For two coaches, it's Finally Four N.C. State's Yow joins with Arkansas' Blair for first dance tonight

March 27, 1998|By Christian Ewell | Christian Ewell,SUN STAFF

KANSAS CITY, Mo. -- Dominating the women's Final Four, there's the Tennessee story, and then there's the coaching story.

The Tennessee story is easy enough. With two wins, the Volunteers will earn an unprecedented third consecutive NCAA title and only the third undefeated season since the NCAA started holding the tournament in 1982.

On the other hand, "It's time you see some new faces here," Arkansas coach Gary Blair said, referring to himself and N.C. State coach Kay Yow, both making their first appearance in the Final Four. "And what you see in Kay and I are a couple of new, old, tired faces that are very happy. I don't think there will be anybody smiling more than Kay Yow and myself."

Blair and Yow have done the time, combining for 40 years of head coaching without a smidgen of Final Four glory to show for it.

After 23 years at N.C. State and 27 overall, Yow gets her shot tonight, opening the event with a 7 o'clock game against Louisiana Tech, followed by Blair (13 years), whose team plays the top-ranked Lady Vols.

"We've all had this dream of being in the Final Four, and the dream has become a reality for us," Yow said. "And it's above and beyond my expectations."

It's not as if Yow or Blair had never come close or achieved great heights. Yow has won two Olympic gold medals, first as an assistant on the 1984 U.S. team, then as head coach at the 1988 Games, and was named Women's Coach of the Year in 1990.

She compares the latest achievement to a childhood trinket bought with allowance money.

"When I saved enough money and I got something, I really appreciated whatever it was," Yow said. "I've been saving for a long time. Now it's here and I really appreciate it."

Before beating Duke in the West Regional final to get here, Blair had a Women's Coach of the Year award, too, in 1995, after his second season at Arkansas. Before arriving in Fayetteville, Ark., he spent eight seasons building Stephen F. Austin into a quiet national power, so quiet that Blair almost seems a newcomer.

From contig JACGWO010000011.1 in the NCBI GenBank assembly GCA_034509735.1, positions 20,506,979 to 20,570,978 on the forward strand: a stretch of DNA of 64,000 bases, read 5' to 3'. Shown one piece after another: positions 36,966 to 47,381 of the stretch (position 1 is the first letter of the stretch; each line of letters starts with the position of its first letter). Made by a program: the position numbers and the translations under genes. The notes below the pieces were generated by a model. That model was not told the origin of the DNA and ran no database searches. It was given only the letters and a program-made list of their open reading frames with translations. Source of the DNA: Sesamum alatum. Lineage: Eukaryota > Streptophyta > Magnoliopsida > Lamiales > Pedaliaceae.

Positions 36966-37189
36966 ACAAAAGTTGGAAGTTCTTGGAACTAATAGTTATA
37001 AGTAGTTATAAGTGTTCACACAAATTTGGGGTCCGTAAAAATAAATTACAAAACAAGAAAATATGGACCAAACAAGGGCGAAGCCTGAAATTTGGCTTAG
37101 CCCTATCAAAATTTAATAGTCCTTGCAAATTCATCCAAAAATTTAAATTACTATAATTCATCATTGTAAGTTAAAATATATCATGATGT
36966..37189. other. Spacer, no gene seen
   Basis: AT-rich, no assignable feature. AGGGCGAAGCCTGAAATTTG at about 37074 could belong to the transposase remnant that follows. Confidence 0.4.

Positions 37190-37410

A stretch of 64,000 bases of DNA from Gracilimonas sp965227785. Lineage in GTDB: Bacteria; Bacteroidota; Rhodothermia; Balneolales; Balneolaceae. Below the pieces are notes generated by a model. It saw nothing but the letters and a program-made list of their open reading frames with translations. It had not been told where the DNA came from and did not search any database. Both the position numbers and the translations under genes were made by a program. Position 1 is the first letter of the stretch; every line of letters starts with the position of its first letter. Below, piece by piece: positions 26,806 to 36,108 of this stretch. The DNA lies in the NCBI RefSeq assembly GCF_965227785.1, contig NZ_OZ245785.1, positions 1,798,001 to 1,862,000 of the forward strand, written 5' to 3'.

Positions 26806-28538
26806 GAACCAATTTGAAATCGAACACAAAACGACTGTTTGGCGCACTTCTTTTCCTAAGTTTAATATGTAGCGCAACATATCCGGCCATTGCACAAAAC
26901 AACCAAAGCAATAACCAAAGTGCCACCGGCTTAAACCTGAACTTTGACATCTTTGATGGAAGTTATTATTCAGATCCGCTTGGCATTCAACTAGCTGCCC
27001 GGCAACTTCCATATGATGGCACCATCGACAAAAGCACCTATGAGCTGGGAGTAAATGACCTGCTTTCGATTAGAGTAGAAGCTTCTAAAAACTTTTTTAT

"I've got no world premiere TV show tonight, and I've got no book coming out," Blair said, referring to the celebrity of Tennessee coach Pat Summitt.

Indeed, Yow and Blair look like serfs compared with Summitt and Louisiana Tech's Leon Barmore.

This is Summitt's 11th trip to the Final Four, and her next championship will be her sixth, both totals surpassed only by UCLA men's coach John Wooden.

Barmore's back is also weak from carrying NCAA hardware. Beating Purdue in the Midwest Regional final made this his ninth appearance in the Final Four, winning a title in 1988.

However, Louisiana Tech hasn't seen the Final Four since the 1993-94 season, getting only to the Sweet 16 after never falling short of the regional finals in Barmore's first 12 years at the school.

"When you get to my age, you really don't know if you'll ever do a lot of things again," Barmore said. "And I didn't know if we'd ever get back to the Final Four. We're just as excited as any team, I want to assure you that."

Setting aside its scare against North Carolina in the Mideast Regional final -- the Lady Vols rallied from a late, 12-point deficit -- Tennessee is the only team with no hint of a "happy to be here" story line.

The Lady Vols instead have a chance to make history, something that has given them celebrity status in the three weeks since the tournament started.

But National Player of the Year Chamique Holdsclaw said the hype hasn't distracted the team.

"I think it's prepared us for what we're going to see this weekend, all the attention we're going to get nationally," Holdsclaw said. "We have level heads, and Coach keeps us down to earth and enables us to go out and handle things pretty good."

Two of the Final Four participants, Louisiana Tech and Arkansas, have felt the Lady Vols' wrath, losing by 14 and 30 points, respectively, this season.

But Louisiana Tech has won its past 15 games. Top-notch Arkansas point guard Christy Smith -- rusty for the first meeting with Tennessee after knee surgery -- is in much better shape. And in the ACC, N.C. State finished ahead of the North Carolina team that gave Tennessee fits on Monday night.

"I read a statement by the North Carolina coach that nobody else could do what they did," Barmore said. "Well, I believe if a fourth-place team in the ACC can give Tennessee a run, North Carolina State can give Tennessee a run. I think Arkansas can. I think Louisiana Tech can. So, believe me, there's hope."

Women's Final Four capsules

At Kansas City, Mo.

Louisiana Tech (30-3) vs. N.C. State (25-6)

Line: Louisiana Tech by 3

Conference records: Louisiana Tech won the Sun Belt regular-season title with a 13-1 mark. N.C. State finished third in the Atlantic Coast Conference with a 12-4 record.

Coaches: Leon Barmore is 458-70 in 16 years at Louisiana Tech. Kay Yow is 495-201 in 23 years at N.C. State, 552-220 in 27 years overall.

Starting lineups:

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